• JMR

COVID-19 is all about human nature – and humans and nature

The world is wide, but I still find it difficult to stay six feet from people. Especially in the supermarket, with everyone focused more on the empty shelves and dwindling selection than on who is passing by their cart in forced proximity. I suppose I’ve always known that with every trip to the grocery store I’m bringing home with me thousands, maybe millions, of germs. Germs from the shopping cart handle, from the produce that other people have squeezed and put back, from the buttons on the card reader. Lord knows how many times I have touched my face after shopping in public. And yet I’ve never gotten sick. At least not seriously sick. How ironic that what I need most to combat these germs – hand sanitizer and disinfectant wipes – are nowhere to be found. What products were on the shelves have been bought. What inventory was “in the back” has been sold. Whatever remained at the production plants has apparently evaporated. There’s none to be found – the very things that can kill this virus on hard surfaces, on my hands, on my fucking face, for all intents and purposes no longer exist.


So that’s one problem. Here’s another: I don’t live in the same house with my kids. I also don’t live in the same house as my girlfriend. I want to see them all. My girlfriend, autonomous and sensical, allows me to come over, sleep over, and continue our relationship as if this pandemic had never been manifested on our lives (except that we can’t go out to eat or to a movie or a museum). After all, we’ve been in the business of sharing germs in extreme proximity for five years and it hasn’t killed us yet. We both take reasonable precautions in our daily lives and for me anyway, to be completely shut off from her for untold weeks is entirely untenable. We’re healthy and enjoying our time together.


My kids, however, have much less autonomy and they are quarantined with their mother in the house I once made the mortgage payments on. I have seen them in the flesh only once since this virus went viral. We went for a forty-five minute walk outside, at safe distance from each other, and it was delightful. Other than that, however, they have been locked inside like princesses in a tower awaiting rescue. Now I understand that whole families quarantining together over time creates stress and gives rise to a craving for solitude. In that respect, my living arrangement is one to envy. But feast or famine is a sad choice. We all have become prisoners of the coronavirus; my sentence, however, is largely being served in solitary confinement.


It truly feels that these are the worst of times. And there is every reason to believe that things will get even worse before they get better. Separations will last longer, daily practices will become ever more restrictive. As more business close, there will be less to do, and more people with less money to spend. No question, humans are taking a hit. But do you know who’s doing well these days? The animals.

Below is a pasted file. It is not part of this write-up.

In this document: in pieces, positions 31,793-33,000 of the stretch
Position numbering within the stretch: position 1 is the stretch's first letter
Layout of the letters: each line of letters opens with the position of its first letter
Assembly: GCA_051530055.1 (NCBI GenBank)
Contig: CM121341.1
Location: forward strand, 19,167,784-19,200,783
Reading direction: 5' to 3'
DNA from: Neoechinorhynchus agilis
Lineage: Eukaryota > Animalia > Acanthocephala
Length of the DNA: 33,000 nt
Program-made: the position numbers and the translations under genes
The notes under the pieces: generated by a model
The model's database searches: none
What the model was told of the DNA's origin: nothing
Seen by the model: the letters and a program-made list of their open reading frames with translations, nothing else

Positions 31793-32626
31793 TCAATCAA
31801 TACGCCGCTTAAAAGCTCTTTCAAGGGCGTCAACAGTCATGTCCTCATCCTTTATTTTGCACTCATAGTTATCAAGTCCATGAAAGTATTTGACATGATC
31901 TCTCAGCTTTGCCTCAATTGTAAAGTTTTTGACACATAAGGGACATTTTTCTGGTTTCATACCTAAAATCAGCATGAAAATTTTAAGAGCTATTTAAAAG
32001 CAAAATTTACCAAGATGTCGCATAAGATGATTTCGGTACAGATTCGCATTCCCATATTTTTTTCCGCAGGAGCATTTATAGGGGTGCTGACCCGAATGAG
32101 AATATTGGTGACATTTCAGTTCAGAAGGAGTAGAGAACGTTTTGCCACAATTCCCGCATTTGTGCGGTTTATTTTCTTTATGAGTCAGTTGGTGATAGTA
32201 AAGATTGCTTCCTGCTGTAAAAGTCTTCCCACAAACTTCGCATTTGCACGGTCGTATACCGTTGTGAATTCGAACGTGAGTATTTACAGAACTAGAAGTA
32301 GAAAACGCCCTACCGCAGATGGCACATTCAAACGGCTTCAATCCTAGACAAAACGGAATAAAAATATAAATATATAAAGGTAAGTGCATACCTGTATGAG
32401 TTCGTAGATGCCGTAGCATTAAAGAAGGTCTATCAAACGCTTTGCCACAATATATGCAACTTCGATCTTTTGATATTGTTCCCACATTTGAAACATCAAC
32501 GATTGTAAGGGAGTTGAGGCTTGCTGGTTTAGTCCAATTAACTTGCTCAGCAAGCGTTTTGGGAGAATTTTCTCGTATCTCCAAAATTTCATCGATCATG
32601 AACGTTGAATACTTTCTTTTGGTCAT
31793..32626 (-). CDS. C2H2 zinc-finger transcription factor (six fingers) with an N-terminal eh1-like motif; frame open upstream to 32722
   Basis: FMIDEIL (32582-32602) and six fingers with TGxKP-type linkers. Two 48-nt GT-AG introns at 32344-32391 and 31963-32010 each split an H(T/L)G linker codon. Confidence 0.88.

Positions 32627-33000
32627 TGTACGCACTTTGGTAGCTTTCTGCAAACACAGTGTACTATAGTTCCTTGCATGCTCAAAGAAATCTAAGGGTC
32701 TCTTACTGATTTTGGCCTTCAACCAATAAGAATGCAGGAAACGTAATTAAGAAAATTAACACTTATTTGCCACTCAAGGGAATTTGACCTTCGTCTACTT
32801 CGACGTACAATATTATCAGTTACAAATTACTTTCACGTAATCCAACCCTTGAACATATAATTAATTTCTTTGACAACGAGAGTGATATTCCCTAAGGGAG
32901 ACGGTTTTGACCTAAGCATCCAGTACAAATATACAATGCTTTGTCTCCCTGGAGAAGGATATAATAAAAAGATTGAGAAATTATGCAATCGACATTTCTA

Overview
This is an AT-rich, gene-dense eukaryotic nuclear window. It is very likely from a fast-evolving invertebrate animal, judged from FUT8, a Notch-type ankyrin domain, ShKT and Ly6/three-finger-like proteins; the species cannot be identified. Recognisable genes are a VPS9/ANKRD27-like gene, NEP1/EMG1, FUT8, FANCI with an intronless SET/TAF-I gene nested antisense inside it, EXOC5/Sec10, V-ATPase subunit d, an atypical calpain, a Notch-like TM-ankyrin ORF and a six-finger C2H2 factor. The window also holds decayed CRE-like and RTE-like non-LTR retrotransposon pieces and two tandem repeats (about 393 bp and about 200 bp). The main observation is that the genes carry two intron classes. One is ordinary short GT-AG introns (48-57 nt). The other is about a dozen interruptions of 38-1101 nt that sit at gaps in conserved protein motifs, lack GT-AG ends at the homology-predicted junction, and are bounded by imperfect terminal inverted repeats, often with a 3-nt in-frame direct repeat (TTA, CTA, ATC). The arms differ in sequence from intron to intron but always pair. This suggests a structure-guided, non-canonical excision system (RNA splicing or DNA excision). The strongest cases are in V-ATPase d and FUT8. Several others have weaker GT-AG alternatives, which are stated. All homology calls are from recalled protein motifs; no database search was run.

I’ve seen dogs having the best time outdoors – just in the last couple of days I’ve been at or near a beach and a dog park and the pooches are in heaven. Imagine, their people are home during the day, they get constant attention and long walks. What could be better? Even the undomesticated animals seem to be enjoying an environment the way it used to be before humans were invented. There seem to be fewer squirrels getting run over, more birds feeding unfettered on the ground. Nature is enjoying a much-needed break from people treading harshly upon it. If there’s a better-deserved silver lining to this crisis, I can’t think of one.


How much longer? That’s the question we’re all asking. How much longer do we have to stay inside, stay apart, stay closed, stay denied? There is, of course, only one reasonable answer: As long as it takes.


Do you have what it takes to endure life during COVID-19 for as long as it takes? Can you continue to sacrifice for the common good? Hopefully so, and if so, what might be the reward – beyond eradicating the illness, if that’s even possible? Might we come out of this stronger? More unselfish? More forgiving? More aware? More careful and clean?


We know the answer: Of course not. When this crisis is over, we’ll all revert to the same human habits that threaten our world on a daily basis. So in a weird way, it may come to pass that in the future, we’ll look back on this episode as being the best of times. God help us.

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